“Understand yourself”. That’s #1 under four pieces of key advice for entrepreneurs in a recent INC. Magazine lead by columnist Lolly Daskal.
Wow, I thought. That’s what we psychoanalysts toil away at helping people do. I was delighted to see it headlined in a popular business magazine by a superstar coach.
But I wondered immediately how many of INC.’s readers would have any idea how to turn that essential piece of advice into action? That’s the hard part. It requires a different way of thinking and observing from our habitual ones. I have some tips below to get you started.
First, let me make the case for understanding yourself. Your “self” is your best instrument. By “self” I mean that complex amalgam of mind, brain, emotions, behavioral habits, values, body and culture that determines what you want, what you perceive, and how you understand the world around you. If you know your “self” extremely well, you have an immediate competitive edge. Because each of us has unconscious biases, determining narratives, “foibles” as Daskal puts it, idiosyncrasies and different strengths and weaknesses. Knowing what these are in increasing precision allows you to use the tool of your self to great advantage in any business decision.
It’s important to understand that each of us has an unconscious as well as a conscious mental life. And we each have the capacity for rational as well as irrational/emotion-driven thought. The trick is to get familiar with as much of this terrain as possible and gather input from all segments and modes of experiencing and processing information.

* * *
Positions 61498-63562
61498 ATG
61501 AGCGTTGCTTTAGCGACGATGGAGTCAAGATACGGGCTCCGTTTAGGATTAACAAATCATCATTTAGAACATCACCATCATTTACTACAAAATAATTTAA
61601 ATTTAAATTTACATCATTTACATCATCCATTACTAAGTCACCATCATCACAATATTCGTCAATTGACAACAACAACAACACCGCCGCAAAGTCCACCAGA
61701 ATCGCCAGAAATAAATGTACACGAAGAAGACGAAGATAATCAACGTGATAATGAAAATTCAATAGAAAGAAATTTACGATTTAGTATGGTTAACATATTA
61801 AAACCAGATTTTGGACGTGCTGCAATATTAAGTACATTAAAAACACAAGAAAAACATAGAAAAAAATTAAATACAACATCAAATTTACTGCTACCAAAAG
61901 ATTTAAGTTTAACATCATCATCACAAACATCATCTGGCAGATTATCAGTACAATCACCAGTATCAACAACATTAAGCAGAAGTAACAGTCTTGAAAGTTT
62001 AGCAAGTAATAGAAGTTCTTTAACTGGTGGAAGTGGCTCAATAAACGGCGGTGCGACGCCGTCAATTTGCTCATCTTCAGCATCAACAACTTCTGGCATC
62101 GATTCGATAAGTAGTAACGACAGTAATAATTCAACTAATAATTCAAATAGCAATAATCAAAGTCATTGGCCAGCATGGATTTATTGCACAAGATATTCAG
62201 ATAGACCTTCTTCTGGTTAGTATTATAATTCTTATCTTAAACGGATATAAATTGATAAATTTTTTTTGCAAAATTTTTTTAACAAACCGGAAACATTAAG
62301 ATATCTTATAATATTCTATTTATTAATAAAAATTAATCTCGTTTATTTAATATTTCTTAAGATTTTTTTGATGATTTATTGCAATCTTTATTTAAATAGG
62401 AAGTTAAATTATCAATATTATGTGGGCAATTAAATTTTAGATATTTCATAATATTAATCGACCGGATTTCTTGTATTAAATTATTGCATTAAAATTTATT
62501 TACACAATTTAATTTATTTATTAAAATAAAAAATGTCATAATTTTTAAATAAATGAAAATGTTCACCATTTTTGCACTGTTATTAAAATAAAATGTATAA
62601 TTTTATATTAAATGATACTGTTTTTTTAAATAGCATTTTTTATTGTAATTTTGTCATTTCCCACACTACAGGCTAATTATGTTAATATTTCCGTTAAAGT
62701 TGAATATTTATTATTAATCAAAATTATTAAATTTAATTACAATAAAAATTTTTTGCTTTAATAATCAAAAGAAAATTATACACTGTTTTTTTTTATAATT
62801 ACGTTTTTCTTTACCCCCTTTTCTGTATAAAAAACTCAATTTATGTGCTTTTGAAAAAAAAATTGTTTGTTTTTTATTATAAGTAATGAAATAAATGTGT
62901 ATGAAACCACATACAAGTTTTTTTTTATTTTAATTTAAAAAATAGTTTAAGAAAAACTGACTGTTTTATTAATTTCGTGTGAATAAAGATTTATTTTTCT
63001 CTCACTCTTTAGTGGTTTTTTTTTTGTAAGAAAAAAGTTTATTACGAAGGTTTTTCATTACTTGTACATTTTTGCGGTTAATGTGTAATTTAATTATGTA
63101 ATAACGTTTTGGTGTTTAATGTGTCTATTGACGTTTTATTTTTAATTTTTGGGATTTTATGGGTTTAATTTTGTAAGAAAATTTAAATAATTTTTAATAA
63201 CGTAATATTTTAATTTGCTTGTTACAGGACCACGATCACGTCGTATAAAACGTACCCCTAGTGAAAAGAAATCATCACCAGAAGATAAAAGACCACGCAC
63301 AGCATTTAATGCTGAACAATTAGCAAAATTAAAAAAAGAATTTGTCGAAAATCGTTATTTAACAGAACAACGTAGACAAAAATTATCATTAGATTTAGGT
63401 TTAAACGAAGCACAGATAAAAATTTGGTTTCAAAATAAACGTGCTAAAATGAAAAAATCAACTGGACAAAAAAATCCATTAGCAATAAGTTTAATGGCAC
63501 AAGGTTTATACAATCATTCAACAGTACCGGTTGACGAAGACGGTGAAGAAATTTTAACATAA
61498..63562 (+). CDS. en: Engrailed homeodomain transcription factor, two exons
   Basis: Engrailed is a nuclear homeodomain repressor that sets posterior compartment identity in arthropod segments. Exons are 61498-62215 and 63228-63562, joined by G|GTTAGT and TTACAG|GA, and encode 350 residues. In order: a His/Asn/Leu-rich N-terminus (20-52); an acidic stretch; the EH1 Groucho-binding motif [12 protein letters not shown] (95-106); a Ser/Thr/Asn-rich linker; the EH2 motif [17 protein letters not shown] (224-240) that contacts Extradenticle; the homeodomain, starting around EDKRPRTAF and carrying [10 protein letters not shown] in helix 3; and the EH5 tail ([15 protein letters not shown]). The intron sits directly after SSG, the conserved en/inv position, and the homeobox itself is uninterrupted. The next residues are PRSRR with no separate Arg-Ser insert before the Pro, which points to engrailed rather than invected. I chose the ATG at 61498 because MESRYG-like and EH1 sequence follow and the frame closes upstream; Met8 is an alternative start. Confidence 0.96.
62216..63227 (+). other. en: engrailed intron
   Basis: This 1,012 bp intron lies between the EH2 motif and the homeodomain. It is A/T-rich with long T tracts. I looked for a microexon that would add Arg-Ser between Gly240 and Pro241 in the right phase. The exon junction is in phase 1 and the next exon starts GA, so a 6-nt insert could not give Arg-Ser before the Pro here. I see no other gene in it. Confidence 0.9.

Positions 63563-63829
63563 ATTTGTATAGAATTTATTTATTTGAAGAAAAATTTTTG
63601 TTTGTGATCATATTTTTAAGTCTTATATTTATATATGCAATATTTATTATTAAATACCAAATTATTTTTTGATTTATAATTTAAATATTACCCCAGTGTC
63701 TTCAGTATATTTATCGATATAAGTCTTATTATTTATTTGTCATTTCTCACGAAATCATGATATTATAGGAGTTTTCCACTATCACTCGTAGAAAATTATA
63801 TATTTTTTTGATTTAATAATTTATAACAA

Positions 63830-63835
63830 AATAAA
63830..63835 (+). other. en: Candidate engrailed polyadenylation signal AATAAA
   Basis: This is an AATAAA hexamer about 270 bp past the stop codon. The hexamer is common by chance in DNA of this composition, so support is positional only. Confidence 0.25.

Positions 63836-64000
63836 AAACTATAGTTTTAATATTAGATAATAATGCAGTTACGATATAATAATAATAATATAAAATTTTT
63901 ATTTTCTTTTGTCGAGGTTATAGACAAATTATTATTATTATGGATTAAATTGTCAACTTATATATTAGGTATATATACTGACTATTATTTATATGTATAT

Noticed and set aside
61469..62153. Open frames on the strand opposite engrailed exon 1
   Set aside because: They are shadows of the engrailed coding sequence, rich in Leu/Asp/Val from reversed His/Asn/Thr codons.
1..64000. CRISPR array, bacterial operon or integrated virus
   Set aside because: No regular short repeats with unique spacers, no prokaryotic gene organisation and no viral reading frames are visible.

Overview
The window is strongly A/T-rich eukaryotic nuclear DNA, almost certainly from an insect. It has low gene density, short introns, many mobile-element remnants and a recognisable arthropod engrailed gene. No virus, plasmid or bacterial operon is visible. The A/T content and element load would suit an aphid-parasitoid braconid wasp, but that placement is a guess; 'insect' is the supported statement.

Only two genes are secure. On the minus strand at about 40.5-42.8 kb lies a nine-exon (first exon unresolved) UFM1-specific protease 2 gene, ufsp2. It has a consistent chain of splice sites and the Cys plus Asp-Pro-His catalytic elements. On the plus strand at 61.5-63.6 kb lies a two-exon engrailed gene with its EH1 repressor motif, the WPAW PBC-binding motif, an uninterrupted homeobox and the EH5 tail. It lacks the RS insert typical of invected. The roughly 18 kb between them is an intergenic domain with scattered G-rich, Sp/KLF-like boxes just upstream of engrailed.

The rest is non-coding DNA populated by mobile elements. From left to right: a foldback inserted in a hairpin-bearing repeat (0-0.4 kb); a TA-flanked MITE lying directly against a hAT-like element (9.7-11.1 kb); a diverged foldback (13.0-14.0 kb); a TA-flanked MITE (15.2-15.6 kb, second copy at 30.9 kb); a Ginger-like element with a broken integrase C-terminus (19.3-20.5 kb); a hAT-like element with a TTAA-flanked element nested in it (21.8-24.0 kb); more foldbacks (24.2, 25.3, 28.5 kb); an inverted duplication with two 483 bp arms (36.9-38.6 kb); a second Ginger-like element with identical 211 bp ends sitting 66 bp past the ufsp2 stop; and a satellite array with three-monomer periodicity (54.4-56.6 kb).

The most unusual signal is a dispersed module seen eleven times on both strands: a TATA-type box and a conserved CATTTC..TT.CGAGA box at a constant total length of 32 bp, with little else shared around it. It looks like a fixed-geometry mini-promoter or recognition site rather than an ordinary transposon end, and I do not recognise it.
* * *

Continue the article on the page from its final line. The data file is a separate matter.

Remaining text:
Like anything else worth doing, to achieve expertise in this area takes a lifetime of practice (remember Malcolm Gladwell: it takes 10,000 hours of practice to become proficient).
And finally, there’s no one else whose mind and brain is put together like yours, so there’s no book or test that can tell you who you are. But there are established techniques that can lead you to self-understanding—and some are distinctly are counter-intuitive.
I’ve spent over a quarter century helping people understand themselves, so I thought I’d share some of the less obvious tips and techniques I’ve learned and teach my clients.